Have you thought about your retirement plans?
Most of us are so fixated in our daily grind – work commitments, sending kids to and fro schools, being a filial daughter to our elderly parents and so much more. How many of us have really given retirement a good thought?
The gist of the matter is: if we do not plan for it, it will not happen. We may hope to retire by a certain age, with a desired amount of cashflow in the bank, but will all that be possible without the right planning? Retirement should not be a piece of hope or dream; to turn it into a reality means to start planning for it!
Some questions to think about: How old do you wish to retire? How much do you need after you have stopped working? Will you have any passive income by that desired age?
My personal tips on budgeting as a Financial Consultant and Mum in Singapore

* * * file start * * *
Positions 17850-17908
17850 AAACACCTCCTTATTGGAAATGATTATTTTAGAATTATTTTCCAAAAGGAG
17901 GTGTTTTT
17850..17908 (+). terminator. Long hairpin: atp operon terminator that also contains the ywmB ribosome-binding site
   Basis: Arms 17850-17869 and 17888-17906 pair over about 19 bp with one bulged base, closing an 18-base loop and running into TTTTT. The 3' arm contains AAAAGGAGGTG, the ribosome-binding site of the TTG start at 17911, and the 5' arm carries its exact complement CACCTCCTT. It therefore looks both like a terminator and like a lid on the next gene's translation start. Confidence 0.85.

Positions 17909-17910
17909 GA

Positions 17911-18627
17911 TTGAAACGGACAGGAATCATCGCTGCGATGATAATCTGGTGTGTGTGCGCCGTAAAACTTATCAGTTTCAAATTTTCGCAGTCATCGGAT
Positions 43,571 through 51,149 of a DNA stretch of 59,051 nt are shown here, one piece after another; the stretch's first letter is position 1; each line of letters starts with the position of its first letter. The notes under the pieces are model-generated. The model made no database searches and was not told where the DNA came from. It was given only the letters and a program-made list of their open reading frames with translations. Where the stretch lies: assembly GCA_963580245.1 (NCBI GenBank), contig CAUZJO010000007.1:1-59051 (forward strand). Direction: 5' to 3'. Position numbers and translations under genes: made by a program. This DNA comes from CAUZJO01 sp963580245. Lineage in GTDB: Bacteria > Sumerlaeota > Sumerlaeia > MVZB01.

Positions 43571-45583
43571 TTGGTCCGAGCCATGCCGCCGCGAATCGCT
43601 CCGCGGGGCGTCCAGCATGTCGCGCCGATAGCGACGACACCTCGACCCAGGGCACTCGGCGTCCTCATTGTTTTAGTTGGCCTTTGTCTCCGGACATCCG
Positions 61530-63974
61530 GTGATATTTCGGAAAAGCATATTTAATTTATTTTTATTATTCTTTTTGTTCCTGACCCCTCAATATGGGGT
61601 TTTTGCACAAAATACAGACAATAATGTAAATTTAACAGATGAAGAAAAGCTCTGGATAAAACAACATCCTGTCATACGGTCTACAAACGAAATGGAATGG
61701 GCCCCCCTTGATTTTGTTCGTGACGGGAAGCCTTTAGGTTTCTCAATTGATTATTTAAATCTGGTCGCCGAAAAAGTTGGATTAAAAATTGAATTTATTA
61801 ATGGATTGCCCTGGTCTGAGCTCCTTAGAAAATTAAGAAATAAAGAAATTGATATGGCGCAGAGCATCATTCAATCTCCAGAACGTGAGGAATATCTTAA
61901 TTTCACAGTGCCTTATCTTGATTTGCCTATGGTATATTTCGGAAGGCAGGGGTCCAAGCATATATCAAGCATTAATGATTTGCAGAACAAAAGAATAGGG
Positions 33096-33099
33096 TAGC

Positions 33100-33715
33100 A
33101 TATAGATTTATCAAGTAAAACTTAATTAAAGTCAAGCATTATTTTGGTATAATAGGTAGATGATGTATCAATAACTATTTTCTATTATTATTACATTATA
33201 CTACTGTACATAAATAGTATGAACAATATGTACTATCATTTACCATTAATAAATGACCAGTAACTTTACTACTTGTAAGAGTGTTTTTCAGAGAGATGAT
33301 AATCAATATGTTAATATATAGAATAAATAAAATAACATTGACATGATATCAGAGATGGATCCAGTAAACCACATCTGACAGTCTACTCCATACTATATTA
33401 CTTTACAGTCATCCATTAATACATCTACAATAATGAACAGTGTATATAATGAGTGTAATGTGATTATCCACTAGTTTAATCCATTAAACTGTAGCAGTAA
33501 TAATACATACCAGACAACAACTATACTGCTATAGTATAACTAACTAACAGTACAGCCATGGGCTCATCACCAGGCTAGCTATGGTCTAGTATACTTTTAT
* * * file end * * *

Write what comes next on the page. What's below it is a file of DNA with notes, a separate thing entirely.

For me, budgeting is a must-do. It is about being disciplined to have insights on my salary, expenses, and savings. This way, I’ll know if I’ve been spending “too much” on my “desires” which could be ways of pampering myself. Additionally, I will also be able to know how to grow my financial portfolio over a long-term basis and work towards my financial goals.
Here are some easy tips on how to be a money-smart mama:
- Start an Excel budget sheet, list down all your fixed and variable expenses, and calculate the current allocation as a percentage % to your gross income.
- Review and get as close to the guided allocation – to make your portfolio grow at efficiency.
- If you are a saver, great! Plan your savings into short term (emergency and desires), mid-term (upgrade of car, buying a new house) and long term (retirement). Never put all eggs into one basket. For example, some of us put all our earnings into the regular savings bank account only. But the funds are not diversified to earn other possible interests to grow optimally.
Tips to be financially-smarter mums: Always put aside the amount to save BEFORE spending. Regardless of your financial goals, it is important to allocate your salary and save about 20%.
For a complimentary consultation of your financial health, call me at 8181 6383 or send me a message here. Take charge of your family’s future and start by planning today.